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"The Crown" was named best TV drama, one of four awards in total, including best actress for Emma Corrin, who played the young Diana struggling to adapt to life in the royal family.
"Most of all, thank you so much to Diana," a surprised Corrin said as she accepted her award at the largely virtual ceremony via video. "You have taught me compassion and empathy beyond any measure that I could ever imagine."
Josh O'Connor, who played Prince Charles, won best drama actor, and Gillian Anderson was named best supporting drama actress for her turn as Prime Minister Margaret Thatcher.
Feel-good comedy "Schitt's Creek" landed the Golden Globes trophy for best TV comedy series, along with best comedy actress for Catherine O'Hara. And Netflix's "The Queen's Gambit," about a female chess champion battling drug and alcohol addiction, won best limited series and best actress for Anya Taylor-Joy.
In total, Netflix topped all distributors with six television honors and four movie awards at the Golden Globes, the annual accolades handed out by the Hollywood Foreign Press Association.
The television competition was heated this year as streaming TV emerged as a main source of entertainment in 2020 when the Covid-19 pandemic forced movie theaters to close and kept many people largely confined to their homes.
"Schitt's Creek" found new viewers in its sixth and final season. The show aired on small U.S. cable network Pop TV, owned by ViacomCBS Inc, and Canada's CBC, and the series gained widespread buzz as audiences discovered older episodes on Netflix.
The show created by father-and-son team Eugene and Dan Levy tells the story of a once-wealthy family who lose everything and are forced to move to a small town called Schitt's Creek they had bought as a joke. Local residents welcome them and turn out to celebrate a gay wedding in the final episode.
"This acknowledgement is a lovely vote of confidence in the messages 'Schitt's Creek' has come to stand for: the idea that inclusion can bring about growth and love to a community," Dan Levy said as he accepted the comedy award.
Among other TV awards, Jason Sudeikis was named best comedy actor for playing a charming American who coaches an English soccer team in "Ted Lasso" on Apple TV+.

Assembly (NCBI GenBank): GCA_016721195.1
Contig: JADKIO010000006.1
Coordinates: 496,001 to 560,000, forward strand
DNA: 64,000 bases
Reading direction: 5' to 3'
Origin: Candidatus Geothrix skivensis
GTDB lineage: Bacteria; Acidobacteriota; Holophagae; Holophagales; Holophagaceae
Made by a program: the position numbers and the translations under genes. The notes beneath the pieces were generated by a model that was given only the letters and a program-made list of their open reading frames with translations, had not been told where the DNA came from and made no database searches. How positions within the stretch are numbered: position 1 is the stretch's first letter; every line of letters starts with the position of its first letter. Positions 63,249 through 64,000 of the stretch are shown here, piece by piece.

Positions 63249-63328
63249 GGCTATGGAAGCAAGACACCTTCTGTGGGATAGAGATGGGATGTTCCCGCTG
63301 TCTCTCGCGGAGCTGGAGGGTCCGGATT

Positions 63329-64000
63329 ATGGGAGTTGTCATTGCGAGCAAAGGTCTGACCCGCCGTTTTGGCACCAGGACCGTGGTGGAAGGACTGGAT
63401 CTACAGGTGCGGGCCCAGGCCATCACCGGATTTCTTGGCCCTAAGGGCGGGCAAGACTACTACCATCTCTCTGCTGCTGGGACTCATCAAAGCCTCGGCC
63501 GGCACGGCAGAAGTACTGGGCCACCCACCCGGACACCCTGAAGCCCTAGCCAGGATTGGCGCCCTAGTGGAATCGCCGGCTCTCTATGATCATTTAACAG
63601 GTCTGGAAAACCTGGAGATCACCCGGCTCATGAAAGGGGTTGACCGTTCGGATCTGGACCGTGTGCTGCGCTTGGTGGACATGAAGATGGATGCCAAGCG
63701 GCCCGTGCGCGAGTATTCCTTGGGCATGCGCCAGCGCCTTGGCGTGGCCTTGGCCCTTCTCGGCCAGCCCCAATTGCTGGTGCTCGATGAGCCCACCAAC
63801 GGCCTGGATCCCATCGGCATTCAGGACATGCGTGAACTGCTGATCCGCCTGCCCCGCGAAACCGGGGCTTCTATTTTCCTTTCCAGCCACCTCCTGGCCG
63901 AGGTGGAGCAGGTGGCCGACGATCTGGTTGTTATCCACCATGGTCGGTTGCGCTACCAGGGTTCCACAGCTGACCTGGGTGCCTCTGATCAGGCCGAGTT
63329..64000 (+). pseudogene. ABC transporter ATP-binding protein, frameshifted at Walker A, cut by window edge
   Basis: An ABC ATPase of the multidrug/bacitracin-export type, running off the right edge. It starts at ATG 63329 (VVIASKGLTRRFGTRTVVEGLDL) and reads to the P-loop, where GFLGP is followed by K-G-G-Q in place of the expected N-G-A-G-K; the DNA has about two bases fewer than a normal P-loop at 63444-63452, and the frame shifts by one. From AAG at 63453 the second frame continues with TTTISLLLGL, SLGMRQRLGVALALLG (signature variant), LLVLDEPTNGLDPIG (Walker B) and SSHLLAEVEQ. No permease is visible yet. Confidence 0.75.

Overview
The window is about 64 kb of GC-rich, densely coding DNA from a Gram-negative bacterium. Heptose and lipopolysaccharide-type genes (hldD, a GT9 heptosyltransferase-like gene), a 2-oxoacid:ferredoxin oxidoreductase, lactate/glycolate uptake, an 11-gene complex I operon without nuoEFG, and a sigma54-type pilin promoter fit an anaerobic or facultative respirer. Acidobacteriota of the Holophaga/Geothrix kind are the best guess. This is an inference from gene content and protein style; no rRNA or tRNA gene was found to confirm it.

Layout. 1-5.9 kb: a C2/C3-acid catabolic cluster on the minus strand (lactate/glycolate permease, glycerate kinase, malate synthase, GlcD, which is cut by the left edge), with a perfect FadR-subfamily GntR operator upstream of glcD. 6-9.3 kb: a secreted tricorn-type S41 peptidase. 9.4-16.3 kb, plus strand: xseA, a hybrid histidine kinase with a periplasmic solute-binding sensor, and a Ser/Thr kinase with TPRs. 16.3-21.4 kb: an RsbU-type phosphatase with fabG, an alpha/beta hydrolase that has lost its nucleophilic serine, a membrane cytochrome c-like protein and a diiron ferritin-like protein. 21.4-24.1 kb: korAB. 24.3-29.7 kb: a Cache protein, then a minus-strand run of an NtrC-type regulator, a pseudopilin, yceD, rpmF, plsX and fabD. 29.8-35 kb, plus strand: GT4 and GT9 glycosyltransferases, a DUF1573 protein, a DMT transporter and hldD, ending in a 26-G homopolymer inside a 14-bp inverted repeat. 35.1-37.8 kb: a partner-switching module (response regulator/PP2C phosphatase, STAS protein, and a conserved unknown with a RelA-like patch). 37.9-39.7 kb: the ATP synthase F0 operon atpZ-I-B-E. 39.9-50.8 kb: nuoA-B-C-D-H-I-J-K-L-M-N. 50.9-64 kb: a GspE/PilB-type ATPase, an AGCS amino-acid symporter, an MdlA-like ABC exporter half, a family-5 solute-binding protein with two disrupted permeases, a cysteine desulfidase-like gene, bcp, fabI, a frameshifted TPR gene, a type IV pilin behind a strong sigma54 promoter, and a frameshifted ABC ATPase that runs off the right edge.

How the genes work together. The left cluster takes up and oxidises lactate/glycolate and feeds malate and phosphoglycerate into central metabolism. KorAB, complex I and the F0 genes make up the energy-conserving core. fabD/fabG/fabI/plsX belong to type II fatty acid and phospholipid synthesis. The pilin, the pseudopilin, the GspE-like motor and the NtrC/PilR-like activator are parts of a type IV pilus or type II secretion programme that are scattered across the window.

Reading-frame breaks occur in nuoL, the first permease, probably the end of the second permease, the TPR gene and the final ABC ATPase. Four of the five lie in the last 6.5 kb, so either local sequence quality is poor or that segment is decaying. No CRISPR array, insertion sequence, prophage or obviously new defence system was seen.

Drama "Nomadland" and satire "Borat Subsequent Moviefilm" won movie honors at the Golden Globes on Sunday in a mostly virtual bicoastal ceremony that was marked by pandemic conditions and calls for more diversity.
"Nomadland," a moving drama about van dwellers in recession-hit America from Searchlight Pictures, also took the best director prize for Chinese-born Chloe Zhao. It made Zhao only the second woman to win at the Globes in that category, and the first woman director of Asian descent to win.
Sacha Baron Cohen, the creator of "Borat Subsequent Moviefilm" from Amazon Studios was named best comedy movie actor, while Andra Day was a surprise winner for playing singer Billie Holliday in "The United States vs Billie Holliday."
British royal drama "The Crown," comedy "Schitt's Creek," and limited-series chess saga "The Queen's Gambit" won the top awards in television.
Actors Emma Corrin, who played a young Princess Diana, Josh O'Connor, who played Prince Charles, and Gillian Anderson, who played Margaret Thatcher, in the Netflix royal series were also winners.
Netflix period drama "Mank," about the screenwriter of "Citizen Kane," had gone into Sunday's show with a leading six nods but ended the night empty-handed.
Elsewhere, "Black Panther" star Chadwick Boseman, whose death at 43 of an undisclosed battle with cancer stunned fans, won a posthumous best movie actor Golden Globe for his last performance in period jazz drama "Ma Rainey's Black Bottom."
British actors Daniel Kaluuya and John Boyega, and animated movie "Soul" were among other diverse winners chosen by the Hollywood Foreign Press Association (HFPA), which has been lambasted for having no Black people among its 87 members.
Members of the HFPA appeared on Sunday's show and pledged to do better.
The usual chummy gathering of A-listers at a gala dinner in Beverly Hills was replaced by webcams in the homes of mostly glammed-up celebrities, small physical audiences made up of masked frontline workers, and a skit about self-involved celebrities consulting doctors with their coronavirus concerns.